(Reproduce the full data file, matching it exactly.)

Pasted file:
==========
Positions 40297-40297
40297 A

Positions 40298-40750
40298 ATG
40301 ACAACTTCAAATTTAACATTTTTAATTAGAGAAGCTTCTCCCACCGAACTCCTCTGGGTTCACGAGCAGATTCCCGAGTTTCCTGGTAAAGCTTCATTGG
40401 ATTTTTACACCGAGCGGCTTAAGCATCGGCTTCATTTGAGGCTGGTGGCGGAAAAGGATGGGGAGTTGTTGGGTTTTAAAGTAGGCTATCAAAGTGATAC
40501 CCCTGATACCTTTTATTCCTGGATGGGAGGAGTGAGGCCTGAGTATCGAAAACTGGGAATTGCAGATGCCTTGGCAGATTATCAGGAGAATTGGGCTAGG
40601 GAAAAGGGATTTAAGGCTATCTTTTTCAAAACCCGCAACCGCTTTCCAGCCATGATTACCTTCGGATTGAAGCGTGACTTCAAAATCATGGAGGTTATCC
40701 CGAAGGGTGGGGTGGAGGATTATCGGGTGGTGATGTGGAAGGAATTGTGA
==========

Positions 40297-40297
40297 A

Positions 40298-40750
40298 ATG
40301 ACAACTTCAAATTTAACATTTTTAATTAGAGAAGCTTCTCCCACCGAACTCCTCTGGGTTCACGAGCAGATTCCCGAGTTTCCTGGTAAAGCTTCATTGG
40401 ATTTTTACACCGAGCGGCTTAAGCATCGGCTTCATTTGAGGCTGGTGGCGGAAAAGGATGGGGAGTTGTTGGGTTTTAAAGTAGGCTATCAAAGTGATAC
40501 CCCTGATACCTTTTATTCCTGGATGGGAGGAGTGAGGCCTGAGTATCGAAAACTGGGAATTGCAGATGCCTTGGCAGATTATCAGGAGAATTGGGCTAGG
40601 GAAAAGGGATTTAAGGCTATCTTTTTCAAAACCCGCAACCGCTTTCCAGCCATGATTACCTTCGGATTGAAGCGTGACTTCAAAATCATGGAGGTTATCC
40701 CGAAGGGTGGGGTGGAGGATTATCGGGTGGTGATGTGGAAGGAATTGTGA